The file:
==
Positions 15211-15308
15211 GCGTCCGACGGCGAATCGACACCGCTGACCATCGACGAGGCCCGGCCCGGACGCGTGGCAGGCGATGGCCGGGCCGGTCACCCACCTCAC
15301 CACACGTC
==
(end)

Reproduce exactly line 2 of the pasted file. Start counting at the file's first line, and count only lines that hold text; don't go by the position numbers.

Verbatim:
15211 GCGTCCGACGGCGAATCGACACCGCTGACCATCGACGAGGCCCGGCCCGGACGCGTGGCAGGCGATGGCCGGGCCGGTCACCCACCTCAC